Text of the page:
Local beekeeping business received two awards in 2016

Conrey’s new production building at her Berthoud location received an American Institute of Architects San Diego Merit Award in 2016. The award was granted to Conrey’s sister and brother-in-law, Catherine Herbst and Todd Rinehard, of San Diego based architecture firm Rinehart Herbst. Courtesy photo

Conrey’s new production building at her Berthoud location received an American Institute of Architects San Diego Merit Award in 2016. The award was granted to Conrey’s sister and brother-in-law, Catherine Herbst and Todd Rinehard, of San Diego based architecture firm Rinehart Herbst.
Courtesy photo

By Katie Harris
The Surveyor

Berthoud beekeeper Beth Conrey’s fascination with bugs started back when she was just a kid.

“I’ve always been a bug lover,” said Conrey. “I collected bugs and made displays for 4H when I was young, and it stuck.”

It wasn’t until reading Tom Theobald’s columns in the local newspapers back in the ’90s that she decided to turn her focus to bees.

“Theobald wrote about his experience owning a honey farm, and I said to my husband, ‘I’ve got to do that,’” said Conrey.

After taking a beekeeping class and setting out a couple of hives, she soon found herself hooked on all things bees. A decade later she was ready to turn her hobby into a living, and Bee Squared Apiaries was born.

Today, Conrey keeps 60 hives throughout Larimer, Weld and Boulder counties, with a home base in Berthoud. She sells honey and beeswax products on her website, bethsbees.com, as well as at various locations across the Front Range. In Berthoud her products can be found at Gifts from the Guild and Rancher’s Wife.

As former president of the Western Apicultural Society and former head of the Colorado State Beekeeper’s Association, Conrey knows her stuff. She also currently volunteers as co-chair of People and Pollinators Action Network and sits on the board of the national Pollinators Stewardship Council. In between her volunteer work and the running of her business, Conrey speaks at local events on the importance of a healthy bee population.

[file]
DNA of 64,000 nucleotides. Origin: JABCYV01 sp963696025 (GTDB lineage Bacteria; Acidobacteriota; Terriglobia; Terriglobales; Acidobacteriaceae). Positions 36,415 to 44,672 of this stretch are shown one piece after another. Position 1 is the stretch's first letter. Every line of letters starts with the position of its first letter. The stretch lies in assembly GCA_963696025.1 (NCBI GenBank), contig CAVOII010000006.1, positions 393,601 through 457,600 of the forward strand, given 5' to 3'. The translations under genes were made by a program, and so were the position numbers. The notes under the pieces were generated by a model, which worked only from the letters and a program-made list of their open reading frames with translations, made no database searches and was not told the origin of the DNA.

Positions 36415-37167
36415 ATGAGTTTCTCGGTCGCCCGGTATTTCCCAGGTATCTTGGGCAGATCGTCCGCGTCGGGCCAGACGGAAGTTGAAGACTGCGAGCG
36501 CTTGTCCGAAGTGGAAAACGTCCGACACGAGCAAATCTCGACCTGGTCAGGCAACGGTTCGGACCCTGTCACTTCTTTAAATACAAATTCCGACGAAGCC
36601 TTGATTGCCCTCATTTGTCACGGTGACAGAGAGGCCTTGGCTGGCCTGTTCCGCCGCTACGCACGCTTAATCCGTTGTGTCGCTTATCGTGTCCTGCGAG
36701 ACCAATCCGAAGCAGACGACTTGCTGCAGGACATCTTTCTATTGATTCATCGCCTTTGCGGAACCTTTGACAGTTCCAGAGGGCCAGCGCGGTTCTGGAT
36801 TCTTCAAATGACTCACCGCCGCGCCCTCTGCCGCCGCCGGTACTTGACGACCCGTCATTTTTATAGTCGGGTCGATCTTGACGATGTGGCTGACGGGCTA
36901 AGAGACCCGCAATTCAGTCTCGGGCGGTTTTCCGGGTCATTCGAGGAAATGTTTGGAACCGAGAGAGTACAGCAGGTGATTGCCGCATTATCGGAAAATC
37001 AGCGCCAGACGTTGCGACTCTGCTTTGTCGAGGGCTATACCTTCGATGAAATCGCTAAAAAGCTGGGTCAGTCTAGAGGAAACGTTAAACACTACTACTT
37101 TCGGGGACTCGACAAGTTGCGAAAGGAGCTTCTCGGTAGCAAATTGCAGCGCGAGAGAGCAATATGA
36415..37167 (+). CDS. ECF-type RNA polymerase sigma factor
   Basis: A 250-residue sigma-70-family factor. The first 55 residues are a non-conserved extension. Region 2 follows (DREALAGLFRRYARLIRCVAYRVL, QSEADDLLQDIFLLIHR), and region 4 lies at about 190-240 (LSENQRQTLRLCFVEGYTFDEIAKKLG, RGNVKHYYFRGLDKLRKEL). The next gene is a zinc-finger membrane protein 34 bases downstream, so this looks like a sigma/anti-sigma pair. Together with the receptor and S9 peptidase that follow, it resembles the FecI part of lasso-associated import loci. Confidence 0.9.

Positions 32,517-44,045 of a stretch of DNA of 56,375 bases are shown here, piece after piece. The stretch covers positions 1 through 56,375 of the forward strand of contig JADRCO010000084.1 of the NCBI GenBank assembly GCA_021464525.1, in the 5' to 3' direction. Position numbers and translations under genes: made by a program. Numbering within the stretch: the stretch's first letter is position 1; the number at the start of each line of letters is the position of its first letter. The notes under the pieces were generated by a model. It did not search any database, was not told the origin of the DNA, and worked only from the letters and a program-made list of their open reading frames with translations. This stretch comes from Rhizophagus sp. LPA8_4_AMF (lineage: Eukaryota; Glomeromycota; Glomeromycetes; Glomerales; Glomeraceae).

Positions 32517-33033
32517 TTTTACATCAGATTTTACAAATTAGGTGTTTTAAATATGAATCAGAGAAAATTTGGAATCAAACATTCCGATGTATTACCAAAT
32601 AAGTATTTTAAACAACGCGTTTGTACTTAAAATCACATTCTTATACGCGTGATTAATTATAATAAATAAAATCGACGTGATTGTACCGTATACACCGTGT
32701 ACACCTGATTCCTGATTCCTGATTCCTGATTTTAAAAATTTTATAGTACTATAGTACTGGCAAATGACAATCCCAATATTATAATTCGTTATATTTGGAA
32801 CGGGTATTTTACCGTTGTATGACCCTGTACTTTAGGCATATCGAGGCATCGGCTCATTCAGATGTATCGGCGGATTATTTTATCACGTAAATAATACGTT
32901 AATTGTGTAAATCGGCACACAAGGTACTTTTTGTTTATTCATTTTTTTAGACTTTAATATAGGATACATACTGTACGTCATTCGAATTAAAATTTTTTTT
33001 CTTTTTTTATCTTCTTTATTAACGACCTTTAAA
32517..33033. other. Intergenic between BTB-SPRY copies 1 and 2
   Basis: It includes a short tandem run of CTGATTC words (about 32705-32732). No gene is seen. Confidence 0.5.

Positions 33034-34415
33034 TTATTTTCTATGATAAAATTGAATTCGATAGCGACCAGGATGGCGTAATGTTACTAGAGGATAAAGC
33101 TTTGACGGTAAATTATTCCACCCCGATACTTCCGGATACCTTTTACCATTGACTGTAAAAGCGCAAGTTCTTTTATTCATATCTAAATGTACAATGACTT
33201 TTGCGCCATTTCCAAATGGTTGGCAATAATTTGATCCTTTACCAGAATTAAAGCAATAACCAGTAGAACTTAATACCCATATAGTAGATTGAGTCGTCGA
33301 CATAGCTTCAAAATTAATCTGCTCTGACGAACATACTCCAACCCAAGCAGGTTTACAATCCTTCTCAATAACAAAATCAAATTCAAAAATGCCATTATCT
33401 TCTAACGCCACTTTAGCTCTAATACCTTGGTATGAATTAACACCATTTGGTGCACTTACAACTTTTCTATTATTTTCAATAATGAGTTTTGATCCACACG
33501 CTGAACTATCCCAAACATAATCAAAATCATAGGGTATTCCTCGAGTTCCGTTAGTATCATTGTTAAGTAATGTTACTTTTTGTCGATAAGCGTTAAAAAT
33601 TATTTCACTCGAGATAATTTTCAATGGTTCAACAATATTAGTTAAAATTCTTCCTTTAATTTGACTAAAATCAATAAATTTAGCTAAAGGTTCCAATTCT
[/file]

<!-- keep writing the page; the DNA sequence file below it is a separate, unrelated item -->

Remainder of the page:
Last year Bee Squared Apiaries brought two important recognitions to Berthoud, one of which was the 2016 Good Food Award in the infused honey category for its Rose Honey, out of 23 finalists.

The award was based on a blind taste test, and winners were required to meet strict guidelines in sustainability, production and social responsibility. Winners received the Good Food seal to label their products with, assuring customers of “delicious, sustainable, and socially good food,” according to www.goodfoodawards.org.

“The award is nice because it’s based both on the caliber of the output and the value of your input,” said Conrey. “It rewards the way we manage our bees as well as the end product.”

Conrey said the highlight of the award for her was having the opportunity to speak at the award ceremony in San Francisco.

“I believe there’s value in chemical-free beekeeping and in the way we take care of our bees,” she said. “It was an honor to be recognized for that.”

In addition to the prestigious Good Food Award, Conrey’s new production building at her Berthoud location also made the news in 2016.

The facility won a merit award from American Institute of Architects San Diego, which was granted to Conrey’s sister and brother-in-law, Catherine Herbst and Todd Rinehart of San Diego-based architecture firm Rinehart Herbst.

Herbst said when Conrey approached them about designing a production building to put on her Berthoud property, she and her husband flew to Berthoud to photograph dozens of local agriculture buildings.

“They wanted a metal building, fast and cheap,” said Herbst. “We were classically inspired by the utilitarianism of a farm shed.”

Herbst said the design of the building was all about function.

“My sister needed a honey house,” she said. “She was doing it all out of her home and it was painful watching the honey go everywhere.”

Herbst said they purchased a 32’x90’ metal building from a company in Houston and placed it on a metal frame to create a breezeway. She said, while the design of the building was fairly simple, the location was what she, Rinehart, and Conrey spent the most time on.

“There’s a compelling landscape on the property,” said Herbst. “We wanted to accentuate that, not compete with it.”

Herbst said one of the goals of the buildings was to change people’s perspectives of their surroundings when viewed from different angles by experimenting with long lines and monochromatic color schemes.

“It does some funny things optically,” she said. “It looks very small from the street, but it’s actually a very long building.”

According to Herbst, she and Rinehart applied for the award on a lark.

“The awards were for San Diego buildings and San Diego architects,” she said. “We had the smallest facility and were the smallest firm that won.”

Herbst said the peer-reviewed merit award is high praise for a small architecture firm.

“It’s an honor, and good for our reputation, having the respect of our colleagues,” she said.

For Conrey, the new building means an end to messy in-home production of her award-winning rose honey and other products.

“The award itself means more to the architect,” she said. “What matters to me is the work flow, how much easier it makes it to do my job. It’s a functional and beautiful facility.”